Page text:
The Boys Town model

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Four years’ reading growth in half that time. That’s what Nebraska’s Boys Town Reading Center has achieved with unruly older adolescents in the Boys Town residential facility. When the center’s courses were replicated in 34 public schools around the country, the schools reported the same gains, about one year per semester of instruction. The ingredients are small classes (8 to 10 students each), teacher training with follow-up, diagnosis of individual students’ problems and a four-semester sequence of courses based on the six stages of reading identified by the late Harvard University professor Jeanne Chall, author of “Learning to Read, the Great Debate.”

The sequence concentrates on the four stages where most teenagers can be found. The first course is Foundations in Reading, which supplies the F to the program’s acronym, FAME. In this course, students learn phonics through computer games and oral reading.

The second course is Adventures in Reading, where students practice advanced word recognition and fluency by reading young adult novels aloud.

The third course is Mastery of Meaning, which uses direct instruction to teach vocabulary that allows readers to express complex ideas. High school reading programs typically stress comprehension strategies for students at Chall’s third stage, “reading to learn.” However, Ann Marie Longo, director of the Boys Town Reading Center, says such readers need vocabulary first. “They’re not learning anything if you just keep reading and writing,” Longo argues, because their word knowledge is too limited to pick up context clues.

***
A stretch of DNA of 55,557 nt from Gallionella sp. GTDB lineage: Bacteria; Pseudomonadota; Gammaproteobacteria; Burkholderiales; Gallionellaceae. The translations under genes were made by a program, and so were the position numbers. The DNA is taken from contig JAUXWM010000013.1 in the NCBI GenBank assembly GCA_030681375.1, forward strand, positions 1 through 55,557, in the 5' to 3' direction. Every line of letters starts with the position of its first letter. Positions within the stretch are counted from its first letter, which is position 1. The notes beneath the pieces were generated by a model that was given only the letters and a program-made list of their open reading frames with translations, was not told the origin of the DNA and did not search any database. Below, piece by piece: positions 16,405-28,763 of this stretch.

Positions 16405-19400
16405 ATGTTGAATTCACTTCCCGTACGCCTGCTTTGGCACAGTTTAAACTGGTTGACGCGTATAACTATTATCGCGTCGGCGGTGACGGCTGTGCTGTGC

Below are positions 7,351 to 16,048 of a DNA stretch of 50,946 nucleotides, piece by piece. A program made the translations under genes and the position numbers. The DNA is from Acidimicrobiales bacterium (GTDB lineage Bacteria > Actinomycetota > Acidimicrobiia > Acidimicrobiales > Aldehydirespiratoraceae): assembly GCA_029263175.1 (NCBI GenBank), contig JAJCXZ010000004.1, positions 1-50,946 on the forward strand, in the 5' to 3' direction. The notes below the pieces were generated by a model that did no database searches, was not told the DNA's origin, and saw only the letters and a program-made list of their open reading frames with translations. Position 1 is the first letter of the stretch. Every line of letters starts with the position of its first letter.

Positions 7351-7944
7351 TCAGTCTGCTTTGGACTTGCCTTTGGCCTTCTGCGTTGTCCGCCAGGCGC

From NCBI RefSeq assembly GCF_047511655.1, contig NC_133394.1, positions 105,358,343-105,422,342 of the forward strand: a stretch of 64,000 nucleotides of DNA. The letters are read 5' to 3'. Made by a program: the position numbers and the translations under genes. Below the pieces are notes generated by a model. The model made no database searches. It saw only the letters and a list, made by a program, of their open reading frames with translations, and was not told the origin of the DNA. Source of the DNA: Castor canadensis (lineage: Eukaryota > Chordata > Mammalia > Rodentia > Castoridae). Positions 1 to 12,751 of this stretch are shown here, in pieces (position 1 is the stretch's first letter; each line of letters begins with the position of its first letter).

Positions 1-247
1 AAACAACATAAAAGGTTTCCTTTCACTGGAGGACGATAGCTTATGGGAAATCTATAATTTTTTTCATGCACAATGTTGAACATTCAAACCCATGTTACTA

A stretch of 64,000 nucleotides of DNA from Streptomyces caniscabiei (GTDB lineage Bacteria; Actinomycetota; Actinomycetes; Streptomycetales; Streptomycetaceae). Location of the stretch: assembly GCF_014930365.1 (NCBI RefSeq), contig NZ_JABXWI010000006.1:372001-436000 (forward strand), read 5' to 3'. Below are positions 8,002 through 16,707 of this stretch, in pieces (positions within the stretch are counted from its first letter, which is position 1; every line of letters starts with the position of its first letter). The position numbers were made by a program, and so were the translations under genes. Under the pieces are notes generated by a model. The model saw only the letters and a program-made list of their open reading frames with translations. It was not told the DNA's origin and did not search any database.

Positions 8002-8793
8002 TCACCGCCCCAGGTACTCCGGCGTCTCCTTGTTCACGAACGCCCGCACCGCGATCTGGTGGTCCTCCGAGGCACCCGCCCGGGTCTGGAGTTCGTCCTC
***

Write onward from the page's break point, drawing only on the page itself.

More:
The fourth course is Explorations, where students conduct research, using study skills like note- taking and summarizing, and apply what they’ve read to solve problems in class discussions and essays. This course helps students master the tasks of Chall’s stage four, “multiple viewpoints;” students learn to infer meaning and analyze problems to find solutions by using many different texts.

Longo says school districts tend to train special education and reading teachers in the first two courses and English teachers in the last two.

“If we train you in August, we come back and observe you at least once, often more than that,” Longo adds. “We do not want to be a ‘train and hope’ program, where we train you and you hope it works. We come back to help once you have begun the program.”

Many students don’t need the entire sequence, Longo observes. For placement, each student is diagnosed individually by an adult, who spends 30 to 40 minutes checking specific reading subskills using a commercially available assessment.

Longo says the biggest challenge she’s faced in transplanting the program is schools’ resistance to individual diagnosis and small classes. “They say, ‘Well, they’re in the such-and-such percentile,'” she says. “I don’t know if they scored poorly because they can’t read the words or they don’t know what they mean.”